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Global Warming Gets Some Attention

But not much. Here's hoping it's enough.

Is Afghanistan a new Vietnam?

Although George Will's goals are transparent, his new article makes the case for withdrawal from Afghanistan. Actually Doonesbury makes a better case. My personal feeling is that the current election in Afghanistan was a huge missed opportunity to dislodge an unresponsive, weak national government.

Look for the Republican base to begin railing against nation building again.

Malnutrition and Starvation in Guatemala

Malnutrition and starvation continue to dog Guatemala. As it enters the "hungry season" - the time of year when people in many of the drier areas of Guatemala must depend on food stores for their survival - the forecast is not good. Already unusually high numbers of deaths by starvation are being reported. But that is acute hunger.

Guatemala is also home to chronic hunger and widespread malnutrition, as Sam Loewenberg notes a recent news piece. The U.S. government will spend $25 million this year to attempt to alleviate the pain of some of this. But to shift millions of people out of hunger is a herculean task.

210 Days into the Obama Administration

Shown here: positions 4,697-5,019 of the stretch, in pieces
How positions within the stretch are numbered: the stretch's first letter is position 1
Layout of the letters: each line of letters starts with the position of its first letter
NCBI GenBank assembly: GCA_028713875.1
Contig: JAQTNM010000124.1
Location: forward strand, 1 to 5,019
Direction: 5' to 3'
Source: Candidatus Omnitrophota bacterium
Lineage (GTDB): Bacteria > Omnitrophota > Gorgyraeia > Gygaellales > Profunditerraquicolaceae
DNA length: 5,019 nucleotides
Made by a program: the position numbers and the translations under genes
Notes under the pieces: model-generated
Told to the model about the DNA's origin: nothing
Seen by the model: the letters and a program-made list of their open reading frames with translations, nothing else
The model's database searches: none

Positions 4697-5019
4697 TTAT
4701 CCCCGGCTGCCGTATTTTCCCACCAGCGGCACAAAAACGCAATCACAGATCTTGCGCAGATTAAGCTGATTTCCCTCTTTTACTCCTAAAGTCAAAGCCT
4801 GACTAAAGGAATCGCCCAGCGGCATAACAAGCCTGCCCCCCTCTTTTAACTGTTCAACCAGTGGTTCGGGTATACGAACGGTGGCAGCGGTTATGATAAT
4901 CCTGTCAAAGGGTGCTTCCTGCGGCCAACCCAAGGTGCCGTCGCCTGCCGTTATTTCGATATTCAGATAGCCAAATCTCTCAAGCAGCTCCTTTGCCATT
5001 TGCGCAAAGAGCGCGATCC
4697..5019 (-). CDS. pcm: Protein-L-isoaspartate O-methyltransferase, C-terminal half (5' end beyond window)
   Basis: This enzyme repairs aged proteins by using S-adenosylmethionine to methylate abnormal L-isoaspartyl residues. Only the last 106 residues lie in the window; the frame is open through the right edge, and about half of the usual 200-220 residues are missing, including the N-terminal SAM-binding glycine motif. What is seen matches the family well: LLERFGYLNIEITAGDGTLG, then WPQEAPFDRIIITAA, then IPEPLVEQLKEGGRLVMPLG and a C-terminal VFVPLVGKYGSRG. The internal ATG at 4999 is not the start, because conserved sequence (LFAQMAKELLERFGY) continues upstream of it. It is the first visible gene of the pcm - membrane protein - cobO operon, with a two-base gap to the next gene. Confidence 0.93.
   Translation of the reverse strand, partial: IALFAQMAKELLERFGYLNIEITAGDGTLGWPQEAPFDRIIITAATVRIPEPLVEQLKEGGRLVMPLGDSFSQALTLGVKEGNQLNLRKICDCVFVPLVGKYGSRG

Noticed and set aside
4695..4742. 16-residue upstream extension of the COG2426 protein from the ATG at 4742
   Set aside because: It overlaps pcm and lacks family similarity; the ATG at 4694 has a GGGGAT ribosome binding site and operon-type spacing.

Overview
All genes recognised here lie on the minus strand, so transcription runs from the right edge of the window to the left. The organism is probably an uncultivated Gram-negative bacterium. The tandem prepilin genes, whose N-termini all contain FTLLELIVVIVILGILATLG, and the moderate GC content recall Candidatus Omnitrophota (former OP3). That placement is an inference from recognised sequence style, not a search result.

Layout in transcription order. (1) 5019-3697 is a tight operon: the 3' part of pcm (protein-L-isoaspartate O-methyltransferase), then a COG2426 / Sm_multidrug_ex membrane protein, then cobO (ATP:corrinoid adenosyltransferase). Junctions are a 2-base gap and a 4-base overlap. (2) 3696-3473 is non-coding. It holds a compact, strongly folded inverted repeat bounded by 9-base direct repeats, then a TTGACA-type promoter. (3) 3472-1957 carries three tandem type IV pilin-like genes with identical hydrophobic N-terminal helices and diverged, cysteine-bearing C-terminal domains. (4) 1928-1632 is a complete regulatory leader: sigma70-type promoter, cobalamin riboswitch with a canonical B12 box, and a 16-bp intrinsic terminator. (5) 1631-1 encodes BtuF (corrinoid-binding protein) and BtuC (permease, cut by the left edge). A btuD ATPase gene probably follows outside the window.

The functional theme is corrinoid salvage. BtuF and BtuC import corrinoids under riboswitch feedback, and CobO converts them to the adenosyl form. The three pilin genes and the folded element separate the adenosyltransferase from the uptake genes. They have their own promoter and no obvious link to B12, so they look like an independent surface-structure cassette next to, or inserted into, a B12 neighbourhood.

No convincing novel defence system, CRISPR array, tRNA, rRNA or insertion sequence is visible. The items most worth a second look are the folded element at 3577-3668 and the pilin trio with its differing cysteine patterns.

Well, by my count, this is day 210 of Obama's first 1,461 day administration. And Obama has still only announced 300 of some of the 501 appointments he has to make as commander and chief, this according to the Post's handy Head Count. Compared with past administrations this is amazingly slow. And from a HR perspective, it makes you wonder what's up. A White House full of the best policy in the world isn't going to get you anywhere without people to implement it.

This all came to mind again, when a friend pointed out that a "frontrunner" for the USAID Administrator post, at least according to the windy personalities that populate the speculative, leadership vacuum that is current Washington, decided to take an actual job offer instead of waiting around for Obama to come calling.

Out in the field, a lot has moved into a "wait and see" mode. And as someone new to the ways of the federal government,  I wonder how long we can go with a black hole in the center.

Honduras:  On July 7, the State Department announced, as a policy matter, the suspension of all assistance programs that would legally require termination if the events in Honduras were found to have triggered section 7008 of the FY09 Appropriations Act.  As of July 8, USAID had suspended four programs totaling approximately $1.9 million in basic education, family planning, and the environment, including activities supporting the Government of Honduras (GOH) on CAFTA-DR environmental standards.  LAC, USAID/Honduras, and GC are reviewing additional Agency assistance to the GOH to determine other programs appropriate for suspension.


Haiti:  High Level Visitors in HaitiU. N. Special Envoy Bill Clinton visited Haiti July 6-7.  Former President Clinton’s visit coincided with a visit from